Answering your questions about period cups!!

Hi blog fam!! Hope everyone has been doing good. So I did a thing this last month. Ever since about March this year, I started seriously considering switching from pads and tampons to something more sustainable for the environment. I found some stuff such as reusable pads, period underwear, and menstrual cups. The first two seemed like a hassle to me, and I didn’t know anyone who personally used them. I decided to start looking up period cups instead. A friend of mine had told me her experience with them, and how she loved using them. I tried finding them in stores, but they weren’t available. In places that they were, there wasn’t much variety and it was too expensive. Finally, I was browsing the streets of Instagram, and I saw an ad for period cups on @sleekygal’s instagram page. I contacted her, and the cups she had were the cheapest I had come across. She was also available in Nigeria and could ship to me (nice!). I did a little poll on my instagram @adaora97, and these were some of the results: Only about 84% of poll takers had ever heard of period cups, 9% had ever used period cups, and 49% would ever use one. These stats prompted this post. Here are some things I’ve learnt from using a period cup

My period cup from Sleekygal
  1. Where can I get them?: For people in the abroad, check your supermarkets like Target, etc or whatever the equivalent is near you. You can also check on amazon. I feel they have the greatest variety and you can read reviews. For my folks in naija, contact sleekygal. She is on instagram and can deliver at least to Lagos, PH city, and Abuja. If you have any other places, please let me know in the comments.
  2. I have it, now what?: So, when you get the cup, you are to sterilize it in boiling water. You should subsequently sterilize it at the beginning and end of each cycle.
  3. Is it painful to insert?: For me, it was not painful to insert. You can look up videos on how to insert your period cup, or you can follow the instructions that come with the cup. I have used tampons previously, and found it to be quite similar, mostly because they involve inserting objects into the v***na.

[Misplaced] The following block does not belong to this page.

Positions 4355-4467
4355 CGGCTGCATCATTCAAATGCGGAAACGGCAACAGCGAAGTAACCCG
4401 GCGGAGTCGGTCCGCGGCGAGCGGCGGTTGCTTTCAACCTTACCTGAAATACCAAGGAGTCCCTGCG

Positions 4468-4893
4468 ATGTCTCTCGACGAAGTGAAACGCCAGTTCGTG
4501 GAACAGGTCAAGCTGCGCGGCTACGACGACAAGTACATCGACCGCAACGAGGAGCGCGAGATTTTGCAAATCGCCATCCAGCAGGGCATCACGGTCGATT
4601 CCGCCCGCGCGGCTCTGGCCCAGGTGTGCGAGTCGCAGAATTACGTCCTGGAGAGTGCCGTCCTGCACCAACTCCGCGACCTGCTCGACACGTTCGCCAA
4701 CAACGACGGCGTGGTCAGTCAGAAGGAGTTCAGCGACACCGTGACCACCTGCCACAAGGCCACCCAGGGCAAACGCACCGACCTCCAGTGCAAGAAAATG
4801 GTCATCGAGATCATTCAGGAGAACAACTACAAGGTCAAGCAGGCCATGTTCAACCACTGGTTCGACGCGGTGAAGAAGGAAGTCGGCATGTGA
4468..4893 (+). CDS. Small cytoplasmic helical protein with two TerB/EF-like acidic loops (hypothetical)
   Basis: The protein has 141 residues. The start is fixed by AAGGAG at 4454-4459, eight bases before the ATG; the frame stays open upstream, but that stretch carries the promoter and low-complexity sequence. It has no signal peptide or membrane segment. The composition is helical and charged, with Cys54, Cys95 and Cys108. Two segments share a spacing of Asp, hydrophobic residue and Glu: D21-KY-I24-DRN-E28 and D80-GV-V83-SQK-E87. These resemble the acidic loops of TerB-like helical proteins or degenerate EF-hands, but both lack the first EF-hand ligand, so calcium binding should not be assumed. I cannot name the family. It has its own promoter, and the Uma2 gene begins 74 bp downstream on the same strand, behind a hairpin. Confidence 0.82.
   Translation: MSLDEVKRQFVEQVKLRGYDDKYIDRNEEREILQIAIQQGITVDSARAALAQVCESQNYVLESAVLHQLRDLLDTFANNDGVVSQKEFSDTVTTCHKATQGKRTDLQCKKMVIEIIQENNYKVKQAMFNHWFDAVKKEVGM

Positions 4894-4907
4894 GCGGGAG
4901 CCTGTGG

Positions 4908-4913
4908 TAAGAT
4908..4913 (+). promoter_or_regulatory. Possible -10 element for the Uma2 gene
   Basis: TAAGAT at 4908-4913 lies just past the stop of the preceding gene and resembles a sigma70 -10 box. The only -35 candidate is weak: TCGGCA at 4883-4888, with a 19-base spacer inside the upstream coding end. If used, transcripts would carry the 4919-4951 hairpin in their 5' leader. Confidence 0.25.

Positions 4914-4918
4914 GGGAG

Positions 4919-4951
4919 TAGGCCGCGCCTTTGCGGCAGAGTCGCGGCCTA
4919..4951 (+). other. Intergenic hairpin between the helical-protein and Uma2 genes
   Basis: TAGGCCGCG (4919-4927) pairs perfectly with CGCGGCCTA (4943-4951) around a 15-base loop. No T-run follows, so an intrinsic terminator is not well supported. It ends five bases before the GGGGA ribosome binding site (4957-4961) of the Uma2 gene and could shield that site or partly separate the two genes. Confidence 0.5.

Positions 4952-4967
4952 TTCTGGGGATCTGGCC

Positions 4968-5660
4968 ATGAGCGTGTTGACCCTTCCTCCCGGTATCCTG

4. How does it help the environment?: Period cups, or at least the one I got, can be reused for up to 10 years (I don’t know if I would use mine that long o). But the point is that you are only using one product for a very long time. That means you save money, since you aren’t constantly buying pads or tampons. It also means you are contributing to reducing waste in the environment that is produced from traditional period products. This was one of the selling points for me tbvh!
  5. Does it get stuck?: No, it doesn’t. And to my knowledge, it can only go so far. There is a mini-handle that allows you to grab onto it and remove it. I found that to be very effective. You can also insert your thumb and index finger to grab onto the bottom of the cup, and remove it as well.
  6. How does it even work?: The cup I have, and recommend is medical grade silicon. You fold it, to look like a C or U, depends on who is looking at it lol. The folded cup is then inserted into the vagina while one is squatting or like I do, seating on a toilet seat. Just make sure you relax because that makes it easier.
This is what the folding looks like. From mycup.co.nz

For the most part, I have enjoyed my experience. The worst thing that happened was me not inserting the cup in properly. This caused me to leak. After that, it didn’t happen again (learning curve!). I also panicked one night because I thought it had swam into my system. Nope it was right there! If you have used a cup, please share your experience in the comment section. What worked, what didn’t, etc. If you have any more questions, please drop them and I will try to answer. Till next time, bye friends.

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